The International Energy Agency is urging countries to increase investments in clean energy and to divest from polluting fuels such as coal.
World oil demand is set to fall in the Paris-based agency's assessment of energy consumption until 2050.
Consumption of oil, the mainstay of the global economy today, is set to decline to 75 million barrels per day from 100 million bpd. The decline will be made possible if countries continue to make the pledge towards reaching net-zero emissions by the middle of the century, in line with the 2016 Paris Agreement goals.
The accord mandates capping the global rise in temperatures to 1.5 degrees Celsius above pre-industrial levels.
"Today’s climate pledges would result in only 20 per cent of the emissions reductions by 2030 that are necessary to put the world on a path towards net-zero by 2050,” said Fatih Birol, IEA's executive director.
“Reaching that path requires investment in clean energy projects and infrastructure to more than triple over the next decade."
In the scenario based on announced pledges highlighted by the IEA, demand for fossil fuels peaks by 2025, with carbon dioxide emissions set to fall by 2050, if all pledges towards carbon neutrality are met.
All sectors will see a decline in emissions, with the electricity sector delivering the largest share. The global rise in temperatures will also hold at around 2.1 degrees Celsius by 2100.
“The world’s hugely encouraging clean energy momentum is running up against the stubborn incumbency of fossil fuels in our energy systems,” said Mr Birol.
“Governments need to resolve this at COP26 by giving a clear and unmistakable signal that they are committed to rapidly scaling up the clean and resilient technologies of the future. The social and economic benefits of accelerating clean energy transitions are huge, and the costs of inaction are immense," he added.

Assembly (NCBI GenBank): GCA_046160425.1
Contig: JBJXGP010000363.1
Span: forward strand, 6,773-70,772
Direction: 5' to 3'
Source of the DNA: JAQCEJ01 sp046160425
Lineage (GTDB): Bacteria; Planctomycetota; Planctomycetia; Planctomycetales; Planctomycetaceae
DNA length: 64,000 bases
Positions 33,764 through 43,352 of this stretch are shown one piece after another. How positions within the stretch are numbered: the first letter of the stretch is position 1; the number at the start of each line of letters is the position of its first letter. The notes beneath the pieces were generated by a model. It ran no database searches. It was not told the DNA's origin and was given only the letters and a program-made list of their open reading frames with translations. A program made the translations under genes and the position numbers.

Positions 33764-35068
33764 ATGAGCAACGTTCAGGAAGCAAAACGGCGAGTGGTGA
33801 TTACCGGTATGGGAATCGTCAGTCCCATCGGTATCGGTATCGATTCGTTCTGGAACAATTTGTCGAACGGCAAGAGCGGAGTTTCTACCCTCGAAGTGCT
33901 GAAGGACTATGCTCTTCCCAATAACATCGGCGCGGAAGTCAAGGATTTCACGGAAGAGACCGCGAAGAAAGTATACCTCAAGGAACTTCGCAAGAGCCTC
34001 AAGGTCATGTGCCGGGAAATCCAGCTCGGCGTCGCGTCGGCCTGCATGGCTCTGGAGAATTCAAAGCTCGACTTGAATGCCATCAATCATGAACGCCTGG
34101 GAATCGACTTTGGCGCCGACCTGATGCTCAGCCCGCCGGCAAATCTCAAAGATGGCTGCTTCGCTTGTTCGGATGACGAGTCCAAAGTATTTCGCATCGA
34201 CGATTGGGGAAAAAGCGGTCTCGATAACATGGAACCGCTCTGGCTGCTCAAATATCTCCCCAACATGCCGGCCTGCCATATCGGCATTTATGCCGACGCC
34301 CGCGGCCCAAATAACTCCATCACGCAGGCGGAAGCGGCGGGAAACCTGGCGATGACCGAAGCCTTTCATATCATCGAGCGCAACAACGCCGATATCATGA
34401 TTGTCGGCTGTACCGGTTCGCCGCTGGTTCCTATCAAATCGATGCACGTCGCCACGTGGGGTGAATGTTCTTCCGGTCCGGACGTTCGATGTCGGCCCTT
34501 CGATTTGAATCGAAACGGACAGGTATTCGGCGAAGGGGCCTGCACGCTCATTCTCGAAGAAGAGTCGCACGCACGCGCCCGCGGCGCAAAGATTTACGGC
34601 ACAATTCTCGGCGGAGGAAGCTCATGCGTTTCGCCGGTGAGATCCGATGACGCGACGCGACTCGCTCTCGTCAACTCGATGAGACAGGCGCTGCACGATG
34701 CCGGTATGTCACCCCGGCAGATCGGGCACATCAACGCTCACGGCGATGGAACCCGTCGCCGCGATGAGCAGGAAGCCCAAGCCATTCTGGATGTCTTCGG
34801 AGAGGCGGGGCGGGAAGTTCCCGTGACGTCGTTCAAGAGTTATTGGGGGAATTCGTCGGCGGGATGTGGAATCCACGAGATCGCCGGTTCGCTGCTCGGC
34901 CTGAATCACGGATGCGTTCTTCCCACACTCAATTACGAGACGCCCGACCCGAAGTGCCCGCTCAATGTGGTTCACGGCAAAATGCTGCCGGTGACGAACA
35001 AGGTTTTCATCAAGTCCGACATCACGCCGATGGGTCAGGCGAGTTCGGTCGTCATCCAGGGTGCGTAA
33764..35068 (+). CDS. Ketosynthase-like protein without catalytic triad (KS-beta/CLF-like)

The IEA's call to increase spending on clean energy comes amid a worldwide shortage of energy supplies, including oil and gas.
Oil prices are trading above $80 per barrel for the first time in three years, prompting organisations such as Opec to cite a rally fuelled by "energy transition" as a key reason.
The IEA's earlier call for no new investment in fossil fuel supply projects has also come under sharp criticism from oil producing states.
On Wednesday, the IEA's Mr Birol said there's been "gross mischaracterisation" of the agency's call for cleaner energy investments amid a global shortage of supply of conventional fuel.
He said the global shortages can be attributed to high post-Covid economic growth driven by fossil fuels, extreme weather events as well as planned and unplanned outages.
"Now, some people are portraying this very situation as the first crisis of clean energy transition. This is not accurate. This is wrong. And this is a gross mischaracterisation, which we don't share, to say the least," Mr Birol told reporters.
He also dismissed the long-term viability of gas as a transitional fuel, complementing various clean energy sources on the path to net-zero by 2050.
Gas prices have surged around 85 per cent year-to-date, burdening consumers, particularly in Europe with high heating and utility costs.
"Natural gas has been presented as a reliable, affordable energy source, which could complement clean energy, but the current station volatility in the natural gas markets, I believe, is not good news for the natural gas industry," Mr Birol said.
"The natural has industry didn't get good marks from millions of consumers around the world, and I think they should take note of this," he added.